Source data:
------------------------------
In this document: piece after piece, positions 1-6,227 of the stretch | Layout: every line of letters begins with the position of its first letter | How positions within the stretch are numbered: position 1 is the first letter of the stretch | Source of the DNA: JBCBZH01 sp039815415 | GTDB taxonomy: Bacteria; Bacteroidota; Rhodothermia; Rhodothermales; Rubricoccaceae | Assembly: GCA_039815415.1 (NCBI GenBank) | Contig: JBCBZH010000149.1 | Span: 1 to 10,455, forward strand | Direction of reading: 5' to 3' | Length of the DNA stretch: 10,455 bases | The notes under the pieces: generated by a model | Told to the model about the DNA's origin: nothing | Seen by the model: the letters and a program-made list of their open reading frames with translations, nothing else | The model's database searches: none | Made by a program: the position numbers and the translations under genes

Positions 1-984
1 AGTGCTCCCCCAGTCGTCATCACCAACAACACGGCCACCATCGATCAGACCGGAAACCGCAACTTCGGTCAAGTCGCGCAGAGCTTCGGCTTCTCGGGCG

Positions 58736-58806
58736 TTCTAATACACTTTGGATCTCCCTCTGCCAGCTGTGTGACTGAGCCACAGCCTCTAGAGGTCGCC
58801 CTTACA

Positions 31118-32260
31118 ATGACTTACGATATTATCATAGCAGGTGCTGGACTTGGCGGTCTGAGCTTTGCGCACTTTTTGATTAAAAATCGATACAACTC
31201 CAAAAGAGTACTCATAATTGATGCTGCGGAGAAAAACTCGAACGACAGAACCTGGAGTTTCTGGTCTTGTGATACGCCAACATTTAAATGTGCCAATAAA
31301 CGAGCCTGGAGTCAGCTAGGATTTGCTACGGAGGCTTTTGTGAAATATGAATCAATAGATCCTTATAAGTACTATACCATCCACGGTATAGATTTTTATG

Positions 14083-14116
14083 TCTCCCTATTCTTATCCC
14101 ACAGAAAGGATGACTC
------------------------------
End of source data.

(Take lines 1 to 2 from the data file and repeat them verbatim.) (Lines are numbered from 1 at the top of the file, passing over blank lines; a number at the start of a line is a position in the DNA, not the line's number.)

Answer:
In this document: piece after piece, positions 1-6,227 of the stretch | Layout: every line of letters begins with the position of its first letter | How positions within the stretch are numbered: position 1 is the first letter of the stretch | Source of the DNA: JBCBZH01 sp039815415 | GTDB taxonomy: Bacteria; Bacteroidota; Rhodothermia; Rhodothermales; Rubricoccaceae | Assembly: GCA_039815415.1 (NCBI GenBank) | Contig: JBCBZH010000149.1 | Span: 1 to 10,455, forward strand | Direction of reading: 5' to 3' | Length of the DNA stretch: 10,455 bases | The notes under the pieces: generated by a model | Told to the model about the DNA's origin: nothing | Seen by the model: the letters and a program-made list of their open reading frames with translations, nothing else | The model's database searches: none | Made by a program: the position numbers and the translations under genes

Positions 1-984